John Keats – a Youth Elect

John Keats a Youth Elect by D W Pryke

 

A new review on Amazon.com...
C. M. Ayers
5.0 out of 5 stars  *****
So I did not expect to enjoy it as much as I did
December 24, 2017
Format: Paperback|Verified Purchase


This is the first of Mr. Pryke’s books I have read — probably because it’s not the sort I usually prefer. So I did not expect to enjoy it as much as I did. I tend toward mysteries, but this author’s writing style makes up for it being a different genre. His style is nearly as poetic as Keats’. His prose fits the time and the people that inhabit the pages. We join Keats as his career is in its beginnings, as his confidence is faltering, and as he’s struggling to find his way. In this book, chapters alternate between Keats’ thoughts as he waits, quarantined, aboard a ship in the Bay of Naples, and his fiance’s pinings, left in Hampstead to worry about him. Both have much time to delve deep. And Mr. Pryke does a stellar job of giving voice to both Keats and fiance Fanny, such that it reads more like a novel. Beautifully rendered. And definitely recommended.

 

 

More information can be found here.

Part biography, part history, part literary commentary and part tragic love story, this is an account of John Keats’ poetic rise to fame and the doomed relationship between the poet and his fiancée.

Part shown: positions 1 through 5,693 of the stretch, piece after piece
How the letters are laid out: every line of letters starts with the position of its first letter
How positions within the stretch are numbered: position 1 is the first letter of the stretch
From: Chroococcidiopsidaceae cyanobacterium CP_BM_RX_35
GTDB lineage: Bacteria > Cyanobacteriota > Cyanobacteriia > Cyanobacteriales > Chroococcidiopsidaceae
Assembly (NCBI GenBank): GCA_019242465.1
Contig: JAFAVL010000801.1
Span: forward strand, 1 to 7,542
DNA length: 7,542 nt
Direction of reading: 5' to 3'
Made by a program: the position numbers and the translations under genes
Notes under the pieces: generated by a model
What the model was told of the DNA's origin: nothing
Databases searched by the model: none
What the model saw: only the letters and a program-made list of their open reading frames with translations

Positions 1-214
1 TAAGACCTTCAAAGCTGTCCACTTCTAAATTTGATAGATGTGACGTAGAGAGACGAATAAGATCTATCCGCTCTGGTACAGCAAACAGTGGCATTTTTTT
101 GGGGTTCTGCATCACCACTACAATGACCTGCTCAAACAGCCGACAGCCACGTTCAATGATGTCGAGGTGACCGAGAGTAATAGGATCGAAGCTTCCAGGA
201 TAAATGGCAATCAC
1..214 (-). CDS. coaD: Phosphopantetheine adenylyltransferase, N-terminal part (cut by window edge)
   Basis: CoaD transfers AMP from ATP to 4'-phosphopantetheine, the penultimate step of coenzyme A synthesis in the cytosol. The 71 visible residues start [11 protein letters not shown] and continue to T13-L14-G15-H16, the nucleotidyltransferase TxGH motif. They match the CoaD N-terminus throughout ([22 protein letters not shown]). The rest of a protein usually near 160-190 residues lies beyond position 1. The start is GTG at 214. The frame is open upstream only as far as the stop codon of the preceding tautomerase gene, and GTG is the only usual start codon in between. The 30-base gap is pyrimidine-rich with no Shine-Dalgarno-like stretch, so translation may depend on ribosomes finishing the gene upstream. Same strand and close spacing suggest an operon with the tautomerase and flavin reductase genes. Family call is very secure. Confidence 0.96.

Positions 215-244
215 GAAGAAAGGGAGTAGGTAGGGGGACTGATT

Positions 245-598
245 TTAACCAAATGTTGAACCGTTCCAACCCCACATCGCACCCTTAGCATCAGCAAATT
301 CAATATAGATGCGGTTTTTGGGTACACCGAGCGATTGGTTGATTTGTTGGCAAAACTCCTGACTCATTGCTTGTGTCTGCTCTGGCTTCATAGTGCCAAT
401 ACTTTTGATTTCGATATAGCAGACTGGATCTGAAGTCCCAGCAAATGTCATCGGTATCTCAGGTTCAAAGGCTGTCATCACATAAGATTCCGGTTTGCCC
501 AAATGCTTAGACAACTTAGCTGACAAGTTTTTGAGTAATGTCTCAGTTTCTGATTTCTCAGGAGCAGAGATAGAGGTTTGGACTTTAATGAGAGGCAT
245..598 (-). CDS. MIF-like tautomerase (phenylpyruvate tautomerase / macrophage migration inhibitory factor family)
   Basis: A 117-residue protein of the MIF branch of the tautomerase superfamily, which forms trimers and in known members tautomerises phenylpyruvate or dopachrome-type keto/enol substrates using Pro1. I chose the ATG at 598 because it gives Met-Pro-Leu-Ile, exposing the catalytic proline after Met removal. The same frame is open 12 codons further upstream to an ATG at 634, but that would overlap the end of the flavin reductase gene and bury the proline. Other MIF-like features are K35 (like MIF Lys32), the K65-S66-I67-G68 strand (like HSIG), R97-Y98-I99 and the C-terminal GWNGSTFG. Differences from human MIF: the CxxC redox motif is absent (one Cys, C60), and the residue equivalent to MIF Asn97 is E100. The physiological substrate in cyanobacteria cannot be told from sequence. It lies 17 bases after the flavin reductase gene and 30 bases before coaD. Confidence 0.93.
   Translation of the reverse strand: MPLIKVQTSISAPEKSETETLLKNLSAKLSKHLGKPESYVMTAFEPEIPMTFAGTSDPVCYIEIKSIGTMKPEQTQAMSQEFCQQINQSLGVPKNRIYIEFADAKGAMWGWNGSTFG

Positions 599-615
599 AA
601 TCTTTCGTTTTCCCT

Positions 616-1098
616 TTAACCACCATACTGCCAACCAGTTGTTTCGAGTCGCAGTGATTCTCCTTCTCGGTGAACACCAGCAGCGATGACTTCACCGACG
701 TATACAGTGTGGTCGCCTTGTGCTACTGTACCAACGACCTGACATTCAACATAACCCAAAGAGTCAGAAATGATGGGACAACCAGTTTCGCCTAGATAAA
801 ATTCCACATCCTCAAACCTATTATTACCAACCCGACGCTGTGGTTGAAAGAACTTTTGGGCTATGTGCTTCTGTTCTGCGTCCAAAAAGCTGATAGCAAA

In late Autumn 1820, John Keats, seriously ill with consumption, or tuberculosis, set sail for Italy in the hope that the warmer climate would be beneficial to his health. After almost five weeks battling through violent storms and heavy seas, Keats and his traveling companion, the artist Joseph Severn, arrived in the Bay of Naples on October 21st 1820.

But they had sailed from London at a time of plague in the English capital, and the Neapolitan authorities, aware of that fact, imposed a strict ten day quarantine on crew and passengers, preventing anyone from going ashore.

Those ten days’ quarantine and John Keats’ frame of mind are one timescale for one half of this narrative – ten days in which Keats looks back on his life, reflects on his development as a poet, and tries to put his troubled thoughts into some sort of order. However, one topic is taboo – he denies himself any thought of Fanny Brawne, his young fiancée, and cannot bring himself to mention her name, for fear that it would break his heart and destroy him utterly.